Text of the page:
One of these days I need to take my photographs and turn them into wildlife greeting cards.


  1. Well for one, squirrels carry very little disease and are quite clean. Early when I knew very little about them I would get bit. The bite healed faster than normal (by days) if I did nothing to it.
    For instance if you research you find there are few if any cases of squirrels passing on rabies in a your own research...thats what I came up with

  2. What are you even talking about? The Plague isn't rabies. Der.

    1. Black plague is from fleas look it up and yes their are about 7 to 10 or so cases each year Colorado is one of the like 4 states that it each year its Manley dry dusty states that it occurres in and the fleas are carred by rats and other animals that carry fleas

  3. EZ in Denver. They call squirrels 'tree rats', but they aren't, nor are they flea infested prairie dogs. If there is enough food, a fox squirrel might have 2 or 3 pups twice a year, where rats will have more, year round. They are very territorial, and I read the younger ones are normally driven off at some point. But I've fed them for three winters at my house, to keep them from rattling my squirrel proof feeders. My impression is five babies appeared the first spring and I'm still only feeding about eight squirrels at this house. More up the block, but they don't come around the fat, shiny, powerful squirrels at my house. ;] The young un's have been mating lately however, so I'm expecting some cuties in June. All I put out is 3 cups of sunflower seeds in two above ground feeders per day, with some peanuts when there is snow or bitter temps. They appreciate water, too. In the fall, 50 lbs of black oil sf is as low as 20 bucks, and the squirrels have great entertainment value for my bored cats.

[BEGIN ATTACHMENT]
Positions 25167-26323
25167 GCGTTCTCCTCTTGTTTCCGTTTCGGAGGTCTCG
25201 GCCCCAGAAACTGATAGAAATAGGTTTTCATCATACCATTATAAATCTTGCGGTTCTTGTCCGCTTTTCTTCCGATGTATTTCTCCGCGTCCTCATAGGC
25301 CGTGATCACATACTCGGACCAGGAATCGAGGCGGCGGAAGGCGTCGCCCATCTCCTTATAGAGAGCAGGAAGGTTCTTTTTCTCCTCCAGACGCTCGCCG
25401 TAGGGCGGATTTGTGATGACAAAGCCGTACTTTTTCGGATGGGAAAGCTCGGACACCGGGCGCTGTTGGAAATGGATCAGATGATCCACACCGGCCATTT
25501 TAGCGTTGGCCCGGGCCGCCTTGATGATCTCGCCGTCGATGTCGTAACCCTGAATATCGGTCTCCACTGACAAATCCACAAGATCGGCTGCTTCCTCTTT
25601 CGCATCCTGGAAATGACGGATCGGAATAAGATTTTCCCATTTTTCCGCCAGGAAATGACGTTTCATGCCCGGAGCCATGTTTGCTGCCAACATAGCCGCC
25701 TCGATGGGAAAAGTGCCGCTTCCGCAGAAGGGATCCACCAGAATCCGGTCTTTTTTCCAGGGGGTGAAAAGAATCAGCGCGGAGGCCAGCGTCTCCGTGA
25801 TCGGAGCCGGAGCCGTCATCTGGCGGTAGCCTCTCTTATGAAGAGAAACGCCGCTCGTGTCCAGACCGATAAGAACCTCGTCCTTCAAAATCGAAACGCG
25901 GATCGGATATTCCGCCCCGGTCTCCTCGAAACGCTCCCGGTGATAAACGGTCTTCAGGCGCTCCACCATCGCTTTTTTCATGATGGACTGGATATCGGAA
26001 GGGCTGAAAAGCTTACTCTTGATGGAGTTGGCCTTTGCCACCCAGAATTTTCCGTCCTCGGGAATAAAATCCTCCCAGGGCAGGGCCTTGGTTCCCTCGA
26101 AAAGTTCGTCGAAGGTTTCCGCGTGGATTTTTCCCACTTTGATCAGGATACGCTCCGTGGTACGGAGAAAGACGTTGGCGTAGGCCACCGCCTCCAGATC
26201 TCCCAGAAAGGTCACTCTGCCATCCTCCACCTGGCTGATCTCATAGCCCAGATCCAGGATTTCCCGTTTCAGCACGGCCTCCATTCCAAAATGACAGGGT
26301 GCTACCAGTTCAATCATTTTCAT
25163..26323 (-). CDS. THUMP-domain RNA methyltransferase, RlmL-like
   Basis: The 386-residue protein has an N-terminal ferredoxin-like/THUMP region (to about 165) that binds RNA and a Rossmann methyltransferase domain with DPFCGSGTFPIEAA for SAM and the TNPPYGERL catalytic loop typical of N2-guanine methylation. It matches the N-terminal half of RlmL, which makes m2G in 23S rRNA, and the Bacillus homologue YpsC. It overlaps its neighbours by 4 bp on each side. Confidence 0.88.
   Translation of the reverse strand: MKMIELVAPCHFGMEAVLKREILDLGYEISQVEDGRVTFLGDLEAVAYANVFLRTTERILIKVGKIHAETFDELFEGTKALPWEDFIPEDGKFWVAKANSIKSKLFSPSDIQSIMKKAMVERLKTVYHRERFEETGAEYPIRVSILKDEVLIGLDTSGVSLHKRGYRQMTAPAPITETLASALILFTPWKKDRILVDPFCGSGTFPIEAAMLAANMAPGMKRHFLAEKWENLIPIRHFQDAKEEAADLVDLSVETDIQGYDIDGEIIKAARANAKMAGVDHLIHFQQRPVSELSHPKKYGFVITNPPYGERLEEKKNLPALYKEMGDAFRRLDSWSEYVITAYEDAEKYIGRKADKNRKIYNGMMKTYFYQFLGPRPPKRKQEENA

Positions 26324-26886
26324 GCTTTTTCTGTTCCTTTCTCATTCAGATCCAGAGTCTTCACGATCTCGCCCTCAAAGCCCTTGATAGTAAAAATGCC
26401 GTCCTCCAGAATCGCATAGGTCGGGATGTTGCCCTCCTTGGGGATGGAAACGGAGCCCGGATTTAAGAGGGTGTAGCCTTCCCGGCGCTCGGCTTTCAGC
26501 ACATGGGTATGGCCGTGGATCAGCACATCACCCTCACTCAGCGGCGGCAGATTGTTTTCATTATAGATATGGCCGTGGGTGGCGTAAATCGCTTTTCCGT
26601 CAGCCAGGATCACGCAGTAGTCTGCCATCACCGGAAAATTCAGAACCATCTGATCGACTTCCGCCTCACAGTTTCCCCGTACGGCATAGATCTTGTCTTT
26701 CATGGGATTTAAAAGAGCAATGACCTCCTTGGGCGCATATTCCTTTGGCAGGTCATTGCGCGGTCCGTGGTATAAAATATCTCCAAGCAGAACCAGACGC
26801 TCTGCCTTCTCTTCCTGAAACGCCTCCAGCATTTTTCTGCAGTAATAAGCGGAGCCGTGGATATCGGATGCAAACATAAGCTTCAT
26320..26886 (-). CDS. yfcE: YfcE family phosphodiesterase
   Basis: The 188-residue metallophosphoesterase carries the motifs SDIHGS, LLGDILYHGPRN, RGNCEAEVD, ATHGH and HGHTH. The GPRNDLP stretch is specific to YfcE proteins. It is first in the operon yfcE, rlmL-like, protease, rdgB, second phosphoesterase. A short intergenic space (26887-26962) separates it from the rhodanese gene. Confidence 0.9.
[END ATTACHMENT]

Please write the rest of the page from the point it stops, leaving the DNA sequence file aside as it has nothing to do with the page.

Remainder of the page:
4. LOVE the pictures! Squirrels can cause conflict, but count me as one who really appreciates their entertainment value :). My tune has been forever changed with the raising of two young foxers this summer; what an experience (and what stress/grey hairs they brought with them!)!!!! Absolutely fantastic, gentle creatures. Rehabbers who have experience with other squirrels species will tell you these "gentle giants" have the best temperament. Mine never bit hard enough to break the skin; more damage is caused by those claws! But they do play bite like puppies and can get a bit crazy; they learned quick if I said ow/ouch or stop and would stop immediately. They are also very destructive chewers!! But like, your pictures, those little faces win them reprieves any day :). They also learned to reach out with their front paws and try and play when I was mad at them, lol.

  5. Loved story about taunting the cat. Reminds me of two squirrels in this comic strip Mutts named Bip and Bop who are always taunting the main character cat and dog.